Cockspur - Echinochloa crus-galli
This plant can grow to a metre or more in height and has long, flat leaves which are often purplish at the base. Most stems are upright, but some will spread out over the ground. Stems are flattened at the base. The seed heads are a distinctive feature, often purplish, with large millet-like seeds. The individual spikelets are 3 to 4 mm long and borne along one side of the panicle branches. The plant has long curving awns to 5 cm which give rise to the common name.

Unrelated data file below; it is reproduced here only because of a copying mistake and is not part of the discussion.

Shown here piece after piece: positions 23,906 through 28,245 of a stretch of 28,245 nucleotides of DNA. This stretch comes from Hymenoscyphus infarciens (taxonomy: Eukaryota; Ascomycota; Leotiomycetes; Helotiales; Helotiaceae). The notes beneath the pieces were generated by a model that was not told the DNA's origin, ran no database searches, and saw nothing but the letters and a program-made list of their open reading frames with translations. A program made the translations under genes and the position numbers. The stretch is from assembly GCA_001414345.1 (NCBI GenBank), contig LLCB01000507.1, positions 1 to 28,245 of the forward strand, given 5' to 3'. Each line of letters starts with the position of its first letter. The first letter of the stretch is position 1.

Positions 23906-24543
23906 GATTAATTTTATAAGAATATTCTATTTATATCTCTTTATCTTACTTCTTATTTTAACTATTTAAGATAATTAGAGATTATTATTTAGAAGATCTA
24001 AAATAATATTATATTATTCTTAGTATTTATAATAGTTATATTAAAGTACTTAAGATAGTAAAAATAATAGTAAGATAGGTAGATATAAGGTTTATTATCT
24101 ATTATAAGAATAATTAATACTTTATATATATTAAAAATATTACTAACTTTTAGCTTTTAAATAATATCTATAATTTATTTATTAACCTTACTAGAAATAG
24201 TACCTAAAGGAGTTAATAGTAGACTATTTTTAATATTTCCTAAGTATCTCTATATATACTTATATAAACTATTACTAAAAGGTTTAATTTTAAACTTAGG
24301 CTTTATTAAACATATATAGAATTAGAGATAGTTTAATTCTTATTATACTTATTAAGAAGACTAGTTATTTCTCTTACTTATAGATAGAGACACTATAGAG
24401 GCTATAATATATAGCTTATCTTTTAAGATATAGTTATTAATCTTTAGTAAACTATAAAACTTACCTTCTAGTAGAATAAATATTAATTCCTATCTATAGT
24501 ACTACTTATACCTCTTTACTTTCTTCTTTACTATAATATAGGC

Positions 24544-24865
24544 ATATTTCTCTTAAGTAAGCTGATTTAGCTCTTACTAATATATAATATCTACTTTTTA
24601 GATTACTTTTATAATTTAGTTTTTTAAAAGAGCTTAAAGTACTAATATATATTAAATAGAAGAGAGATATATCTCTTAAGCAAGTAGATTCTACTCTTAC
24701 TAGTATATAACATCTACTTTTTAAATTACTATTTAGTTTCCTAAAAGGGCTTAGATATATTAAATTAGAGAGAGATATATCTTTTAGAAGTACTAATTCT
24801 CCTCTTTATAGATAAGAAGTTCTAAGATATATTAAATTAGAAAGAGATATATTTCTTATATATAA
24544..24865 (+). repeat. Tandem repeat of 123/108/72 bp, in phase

Waste places, rubbish tips, often near habitation.
Flowers August to October.
An accidentally introduced species that has become widespread if occasional in Britain, being more common in the south.
Infrequent in Leicestershire and Rutland. In the 1979 Flora survey of Leicestershire it was found in 2 of the 617 tetrads.
Leicestershire & Rutland Map
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